This species is currently known only from approximately 1,300–2,000 m asl in Lam Dong, Dak Lak and Khanh Hoa Provinces in the Central Highlands of Viet Nam (Orlov et al. 2008, Le 2011, Orlov et al. 2012, J. Rowley unpubl. data). This may not represent the actual limits of the species' range as similar habitat and elevations to those in its known localities extend into adjacent western Ninh Thuan Province. Further surveys may uncover its presence there, therefore its range has been projected beyond known sites to include these areas of suitable habitat. This species' extent of occurrence (EOO) is 4,138 km2, which consists of five threat-defined locations.
Habitat and Ecology
This species is associated with evergreen forest and has mostly been observed in trees or other vegetation above the ground adjacent to streams including cascades (Orlov et al. 2008, Le 2011, J. Rowley unpubl. data). The species breeds mostly in streams; amplexus occurs on the leaves and branches of trees adjacent to streams (Le 2011). Calling males, amplexus, tadpoles and metamorphs have been observed in March and May (J. Rowley unpubl. data). Most observations of this species' tadpoles have been in pools within streams (J. Rowley unpubl. data).
Little is known about the size and trends of this species' population except that it has been detected in relatively few surveys (Orlov et al. 2008, Le 2011, Orlov et al. 2012, J. Rowley unpubl. data). It has been described as the most abundant frog during the wet season at a survey site in Bidoup-Nui Ba National Park (Le 2011), and relatively abundant during the breeding season (J. Rowley pers. comm. December 2015). Deforestation continues to affect habitat in the species' range (Meyfroidt and Lambin 2008, Sodhi et al. 2009, Meyfroidt et al. 2013), and is very likely causing declines. Surveys are needed to determine its relative abundance and population trends.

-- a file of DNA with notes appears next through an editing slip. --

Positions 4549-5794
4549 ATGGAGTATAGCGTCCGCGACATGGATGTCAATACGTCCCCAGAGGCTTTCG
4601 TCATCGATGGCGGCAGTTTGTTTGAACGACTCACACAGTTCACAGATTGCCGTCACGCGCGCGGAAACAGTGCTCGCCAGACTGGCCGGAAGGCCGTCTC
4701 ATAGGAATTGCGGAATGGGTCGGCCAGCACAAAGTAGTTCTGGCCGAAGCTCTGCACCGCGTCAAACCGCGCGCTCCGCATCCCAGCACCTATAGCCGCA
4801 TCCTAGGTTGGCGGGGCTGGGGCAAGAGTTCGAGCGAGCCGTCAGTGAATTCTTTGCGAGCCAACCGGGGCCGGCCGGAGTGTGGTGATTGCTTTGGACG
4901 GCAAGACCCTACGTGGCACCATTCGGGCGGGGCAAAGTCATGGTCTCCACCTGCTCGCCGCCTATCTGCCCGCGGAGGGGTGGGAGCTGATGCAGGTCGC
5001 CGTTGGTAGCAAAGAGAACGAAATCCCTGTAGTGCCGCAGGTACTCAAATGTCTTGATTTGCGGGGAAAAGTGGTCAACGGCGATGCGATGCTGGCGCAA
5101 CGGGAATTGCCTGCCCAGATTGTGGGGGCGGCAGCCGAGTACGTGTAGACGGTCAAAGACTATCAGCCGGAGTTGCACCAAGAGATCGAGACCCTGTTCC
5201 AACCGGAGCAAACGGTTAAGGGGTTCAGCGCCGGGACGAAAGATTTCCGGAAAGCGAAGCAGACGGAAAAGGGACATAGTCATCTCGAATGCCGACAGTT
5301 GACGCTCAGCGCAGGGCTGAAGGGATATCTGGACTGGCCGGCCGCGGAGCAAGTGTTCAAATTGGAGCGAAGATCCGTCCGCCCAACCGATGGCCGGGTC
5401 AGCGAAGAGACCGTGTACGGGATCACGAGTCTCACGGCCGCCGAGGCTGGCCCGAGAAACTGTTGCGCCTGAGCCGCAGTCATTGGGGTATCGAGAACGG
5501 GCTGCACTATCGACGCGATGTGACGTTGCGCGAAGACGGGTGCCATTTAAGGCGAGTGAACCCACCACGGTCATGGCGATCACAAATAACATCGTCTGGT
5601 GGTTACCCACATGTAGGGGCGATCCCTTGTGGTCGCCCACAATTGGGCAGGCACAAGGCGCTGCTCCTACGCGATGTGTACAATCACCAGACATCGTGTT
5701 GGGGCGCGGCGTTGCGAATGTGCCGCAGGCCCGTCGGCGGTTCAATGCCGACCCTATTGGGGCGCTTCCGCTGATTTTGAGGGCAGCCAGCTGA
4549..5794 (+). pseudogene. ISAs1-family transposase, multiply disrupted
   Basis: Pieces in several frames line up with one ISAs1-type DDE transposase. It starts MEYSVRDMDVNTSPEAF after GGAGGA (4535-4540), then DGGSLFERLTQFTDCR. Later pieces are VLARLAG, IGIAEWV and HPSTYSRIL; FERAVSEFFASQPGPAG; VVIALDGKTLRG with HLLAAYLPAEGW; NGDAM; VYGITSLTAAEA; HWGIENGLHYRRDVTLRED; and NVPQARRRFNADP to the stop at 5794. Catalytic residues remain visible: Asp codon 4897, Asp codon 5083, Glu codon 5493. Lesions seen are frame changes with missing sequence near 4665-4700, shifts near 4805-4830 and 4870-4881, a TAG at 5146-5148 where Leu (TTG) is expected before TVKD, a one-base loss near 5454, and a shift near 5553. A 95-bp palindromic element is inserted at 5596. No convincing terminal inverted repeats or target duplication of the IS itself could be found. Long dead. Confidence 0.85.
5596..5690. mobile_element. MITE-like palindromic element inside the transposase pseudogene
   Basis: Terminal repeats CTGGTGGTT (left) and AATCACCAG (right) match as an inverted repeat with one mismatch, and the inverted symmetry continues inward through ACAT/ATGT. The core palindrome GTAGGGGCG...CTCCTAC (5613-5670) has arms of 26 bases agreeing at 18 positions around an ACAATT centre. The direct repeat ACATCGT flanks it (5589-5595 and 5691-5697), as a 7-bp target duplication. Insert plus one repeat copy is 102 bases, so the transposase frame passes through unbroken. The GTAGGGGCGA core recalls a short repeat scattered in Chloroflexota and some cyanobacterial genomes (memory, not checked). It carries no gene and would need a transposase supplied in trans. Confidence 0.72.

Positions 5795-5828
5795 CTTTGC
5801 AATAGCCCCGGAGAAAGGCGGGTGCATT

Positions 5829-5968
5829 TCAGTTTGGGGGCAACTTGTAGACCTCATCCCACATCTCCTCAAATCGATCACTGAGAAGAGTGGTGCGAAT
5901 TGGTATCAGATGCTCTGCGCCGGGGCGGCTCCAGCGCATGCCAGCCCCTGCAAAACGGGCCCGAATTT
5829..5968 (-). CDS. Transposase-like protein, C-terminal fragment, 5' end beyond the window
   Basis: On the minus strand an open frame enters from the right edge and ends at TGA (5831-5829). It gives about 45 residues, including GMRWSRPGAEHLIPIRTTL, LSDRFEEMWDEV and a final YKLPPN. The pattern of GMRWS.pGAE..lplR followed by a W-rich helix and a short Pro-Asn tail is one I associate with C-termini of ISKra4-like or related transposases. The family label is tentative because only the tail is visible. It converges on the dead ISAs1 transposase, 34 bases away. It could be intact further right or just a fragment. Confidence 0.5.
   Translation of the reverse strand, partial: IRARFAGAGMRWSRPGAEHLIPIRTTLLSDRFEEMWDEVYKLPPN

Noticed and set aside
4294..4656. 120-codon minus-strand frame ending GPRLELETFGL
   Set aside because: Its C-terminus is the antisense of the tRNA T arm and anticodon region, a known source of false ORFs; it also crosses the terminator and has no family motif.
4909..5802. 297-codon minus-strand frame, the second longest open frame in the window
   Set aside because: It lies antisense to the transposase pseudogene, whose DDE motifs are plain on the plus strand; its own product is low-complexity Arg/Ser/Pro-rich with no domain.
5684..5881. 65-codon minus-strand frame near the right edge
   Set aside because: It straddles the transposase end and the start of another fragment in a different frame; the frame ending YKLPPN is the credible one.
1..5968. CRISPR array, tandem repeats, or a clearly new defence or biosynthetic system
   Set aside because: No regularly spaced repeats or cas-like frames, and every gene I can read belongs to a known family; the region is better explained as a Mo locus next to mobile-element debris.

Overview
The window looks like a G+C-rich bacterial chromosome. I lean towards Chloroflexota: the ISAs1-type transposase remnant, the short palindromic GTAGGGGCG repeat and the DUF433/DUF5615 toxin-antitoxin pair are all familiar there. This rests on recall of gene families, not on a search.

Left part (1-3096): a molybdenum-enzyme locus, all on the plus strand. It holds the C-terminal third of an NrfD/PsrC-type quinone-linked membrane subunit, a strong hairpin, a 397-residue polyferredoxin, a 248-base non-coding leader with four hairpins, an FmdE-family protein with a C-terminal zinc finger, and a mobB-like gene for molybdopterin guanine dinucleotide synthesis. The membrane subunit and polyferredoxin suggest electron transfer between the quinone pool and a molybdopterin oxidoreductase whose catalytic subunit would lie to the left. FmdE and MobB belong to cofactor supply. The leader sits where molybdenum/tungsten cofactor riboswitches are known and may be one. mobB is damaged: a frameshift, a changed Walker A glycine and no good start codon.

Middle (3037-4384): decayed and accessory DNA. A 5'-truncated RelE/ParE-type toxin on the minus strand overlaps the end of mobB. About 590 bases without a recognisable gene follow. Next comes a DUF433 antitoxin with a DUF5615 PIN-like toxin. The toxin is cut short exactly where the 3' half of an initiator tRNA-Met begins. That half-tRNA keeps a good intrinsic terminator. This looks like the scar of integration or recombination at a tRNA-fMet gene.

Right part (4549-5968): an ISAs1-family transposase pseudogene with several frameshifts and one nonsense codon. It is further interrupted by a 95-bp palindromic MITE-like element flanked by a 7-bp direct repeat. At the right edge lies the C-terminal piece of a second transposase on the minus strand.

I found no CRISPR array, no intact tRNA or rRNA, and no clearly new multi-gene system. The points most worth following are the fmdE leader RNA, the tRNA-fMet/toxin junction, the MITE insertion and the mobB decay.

This species is likely threatened by collection from the wild to meet high demand from the international pet trade, as is the case for similarly attractive frog species from the region (Rowley et al. 2010). Habitat loss and degradation due to rapidly expanding agriculture is an ongoing threat to biodiversity throughout Viet Nam (Sodhi et al. 2009). In the Central Highlands, large areas of forest are converted to agricultural land to grow cash crop plantations (e.g. rubber, coffee and tea) (Meyfroidt and Lambin 2008, Meyfroidt et al. 2013). The species is also very likely threatened to some degree by habitat loss.
This species is known from Chu Yang Sin and Bidoup-Nui Ba National Parks (Orlov et al. 2008, Orlov et al. 2012). Phuoc Binh Proposed Nature Reserve is included in parts of this species' predicted range; it may occur there also.
Increased protection of evergreen forests where this species occurs may be needed to mitigate further declines. Effective trade management should also be implemented to ensure the species is not harvested from the wild.
In order to ensure the species' long-term survival, the lack of data must be addressed; research should be carried out to determine its true distribution, relative abundance, rates of harvest, and threats.
Red List Status
Near Threatened (NT)
Listed as Endangered as this species has an extent of occurrence (EOO) of 4,138 km2, is expected from five threat-defined locations, and is facing a continuing decline in the quality of parts of its habitat.
In the Rhacophorus calcaneus group of Orlov et al. (2012), who noted extensive confusion with Rhacophorus robertingeri in the literature and who discussed previous confusion in the range.
IUCN SSC Amphibian Specialist Group 2018. Rhacophorus calcaneus. The IUCN Red List of Threatened Species 2018: e.T48103132A87891016. http://dx.doi.org/10.2305/IUCN.UK.2018-1.RLTS.T48103132A87891016.en .Downloaded on 23 January 2019